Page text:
Most of us want to take people at their word and believe that they have the most honest of intentions. Sadly, that has never been a totally realistic expectation to have. Many say the problem has increased with the internet, but it may be that the internet has just complicated matters by offering new ways to play old tricks. Most of the following scams you will find on either the internet or in your mailbox.

Many times, the REALTOR® is not the victim directly, but these crimes can tarnish the industry and also compromise the trust of the public. As the country begins to climb out of one of the worst recessions of the last century, we want everyone to have the best possible experience when buying and selling real estate. Part of that is knowing all that can possible deter that pleasant experience. Read the following for more information and what you can do in the event that you suspect you or your clients are the targets of a real estate scam artist.

Craigslist Rental Scams: REALTORS® and their sellers have been increasingly victimized by individuals taking their listings or photos from a website and posting them on bulletin sites to try and secure deposits from prospective renters. The houses may be vacant or owner occupied. Fortunately, people are usually well aware of the scams on bulletins sites and realize a listing for a four bedroom house in an affluent neighborhood doesn’t rent for $500.

If the listing is occupied, the owners can be alarmed if they find people casing their property or looking in their windows to size up the living room. An owner’s shaken confidence can be damaging when a listing agent is legitimately trying to sell their property.

If you find a listing has been hijacked, flag it for Craigslist to remove and if you like, contact the FTC and FBI’s Internet Crime Complaint Center.

Large Homes, All Cash, Quick Escrow…: You usually lose nothing but time and gain only frustration with deals that seem too good to be true. A prospective buyer claims to have X amount of money, all cash, and needs a quick closing. Everything is perfect until the time comes to submit the earnest money or sign the papers. Always go on instinct and trust your judgment, and get verification.

Leads for FSBO Listings: Someone claims to have connections with frustrated FSBOs who need REALTORS® or have other listing leads. This individual then attempts to sell these names for $10-15 a head. Usually they claim to get their leads through an affiliation with either a reputable brokerage firm or educational institution. The names are either of FSBOs with no interest in working with an agent or home owners who are not even in the market to sell. Either way, you are still out $100-150 (these “leads” are often presented as a package deal) with little room for recourse since the situation is hard to prosecute. Always approach such offers with extreme caution.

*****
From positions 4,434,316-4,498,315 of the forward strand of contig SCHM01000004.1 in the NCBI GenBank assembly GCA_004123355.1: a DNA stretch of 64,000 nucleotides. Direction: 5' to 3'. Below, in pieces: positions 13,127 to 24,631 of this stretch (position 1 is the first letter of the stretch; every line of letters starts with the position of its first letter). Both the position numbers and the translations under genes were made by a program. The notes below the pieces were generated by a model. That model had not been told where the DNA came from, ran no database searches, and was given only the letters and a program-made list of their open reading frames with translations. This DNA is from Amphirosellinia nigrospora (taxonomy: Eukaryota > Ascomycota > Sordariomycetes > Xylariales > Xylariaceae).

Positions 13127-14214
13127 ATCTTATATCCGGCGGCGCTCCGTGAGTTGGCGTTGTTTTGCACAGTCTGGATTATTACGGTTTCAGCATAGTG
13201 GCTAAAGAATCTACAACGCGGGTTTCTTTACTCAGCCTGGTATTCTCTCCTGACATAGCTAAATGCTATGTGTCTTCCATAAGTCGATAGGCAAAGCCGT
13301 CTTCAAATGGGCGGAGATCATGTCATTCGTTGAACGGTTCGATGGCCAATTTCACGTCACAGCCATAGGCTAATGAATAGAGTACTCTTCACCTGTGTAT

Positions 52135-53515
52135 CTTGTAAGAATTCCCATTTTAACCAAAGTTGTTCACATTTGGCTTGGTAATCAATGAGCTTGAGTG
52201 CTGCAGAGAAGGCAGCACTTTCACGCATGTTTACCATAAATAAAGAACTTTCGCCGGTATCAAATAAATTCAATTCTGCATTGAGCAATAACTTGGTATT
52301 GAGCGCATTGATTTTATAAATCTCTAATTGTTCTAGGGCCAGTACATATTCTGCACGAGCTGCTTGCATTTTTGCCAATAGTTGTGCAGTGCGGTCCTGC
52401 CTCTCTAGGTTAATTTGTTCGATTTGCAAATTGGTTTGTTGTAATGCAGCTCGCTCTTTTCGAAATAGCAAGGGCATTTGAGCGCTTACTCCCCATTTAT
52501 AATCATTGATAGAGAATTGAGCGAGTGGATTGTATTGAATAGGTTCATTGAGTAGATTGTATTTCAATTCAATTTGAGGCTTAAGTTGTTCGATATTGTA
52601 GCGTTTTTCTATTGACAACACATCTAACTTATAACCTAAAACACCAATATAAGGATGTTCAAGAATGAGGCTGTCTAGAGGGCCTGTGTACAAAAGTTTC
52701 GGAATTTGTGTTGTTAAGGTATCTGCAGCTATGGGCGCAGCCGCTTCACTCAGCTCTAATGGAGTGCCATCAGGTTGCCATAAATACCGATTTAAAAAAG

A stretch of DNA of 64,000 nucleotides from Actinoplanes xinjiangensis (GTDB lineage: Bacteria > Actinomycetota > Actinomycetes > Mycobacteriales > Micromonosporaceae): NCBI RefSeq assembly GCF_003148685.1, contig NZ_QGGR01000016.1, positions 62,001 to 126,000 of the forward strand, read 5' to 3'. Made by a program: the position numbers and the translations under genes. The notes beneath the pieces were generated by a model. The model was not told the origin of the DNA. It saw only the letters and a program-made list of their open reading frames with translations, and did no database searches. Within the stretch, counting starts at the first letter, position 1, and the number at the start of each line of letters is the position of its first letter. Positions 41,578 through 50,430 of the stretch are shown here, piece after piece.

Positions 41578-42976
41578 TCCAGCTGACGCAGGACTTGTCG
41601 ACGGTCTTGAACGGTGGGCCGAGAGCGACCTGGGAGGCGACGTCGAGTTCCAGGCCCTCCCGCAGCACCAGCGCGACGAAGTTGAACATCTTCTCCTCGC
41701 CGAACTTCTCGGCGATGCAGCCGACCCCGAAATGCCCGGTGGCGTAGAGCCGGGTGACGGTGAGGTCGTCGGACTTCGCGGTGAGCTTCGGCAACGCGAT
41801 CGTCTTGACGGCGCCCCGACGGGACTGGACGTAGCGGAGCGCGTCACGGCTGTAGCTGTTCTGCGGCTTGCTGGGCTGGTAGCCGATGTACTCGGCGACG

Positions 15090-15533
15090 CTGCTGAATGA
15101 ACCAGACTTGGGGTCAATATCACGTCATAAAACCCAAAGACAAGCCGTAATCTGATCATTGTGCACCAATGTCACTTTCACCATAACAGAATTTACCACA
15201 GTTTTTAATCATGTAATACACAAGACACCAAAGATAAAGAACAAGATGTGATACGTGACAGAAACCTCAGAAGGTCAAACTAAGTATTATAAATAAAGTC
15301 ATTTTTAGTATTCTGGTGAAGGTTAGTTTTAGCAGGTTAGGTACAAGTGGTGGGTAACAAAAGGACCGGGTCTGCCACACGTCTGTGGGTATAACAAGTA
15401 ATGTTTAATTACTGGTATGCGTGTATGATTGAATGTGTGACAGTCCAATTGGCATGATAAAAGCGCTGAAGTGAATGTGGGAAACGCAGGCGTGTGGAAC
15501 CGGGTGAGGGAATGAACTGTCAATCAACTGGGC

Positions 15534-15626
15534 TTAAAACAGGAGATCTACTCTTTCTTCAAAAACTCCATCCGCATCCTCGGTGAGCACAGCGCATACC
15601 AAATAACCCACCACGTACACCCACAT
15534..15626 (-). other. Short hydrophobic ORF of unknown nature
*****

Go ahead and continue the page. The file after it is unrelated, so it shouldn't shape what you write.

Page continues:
Overseas Transactions: People from overseas purchase property all the time. However, scams originate overseas as often as they do locally. It is always a good policy to enter into transactions with people you can see past an e-mail and with verified funding.

Real Estate Scam for Lawyers: Someone will contact a real estate agent expressing interest in a large property. They will then request a recommendation for an attorney to set up a trust for escrow, sending a cashier’s check to the attorney for an exorbitant amount of money. After the deal is written, the scammer then rescinds and requests a refund back when the original check was no good in the first place. This is just a minor twist on the classic confidence scam that can still lead to a very unfortunate outcome.

Resources: If or when you have a brush with any of these scenarios, contact your local police department, the Federal Trade Commission, the Better Business Bureau, and your state’s Attorney General:

Oregon Department of Justice
1162 Court Street NE
Salem, OR  97301-4096
(503) 378-4400

Washington Attorney General
1125 Washington Street SE
PO Box 40100
Olympia, WA  98504-0100
(360) 753-6200
Online Complaint Form

Next time in our series: Vacants, Squatters, and Occupy Portland.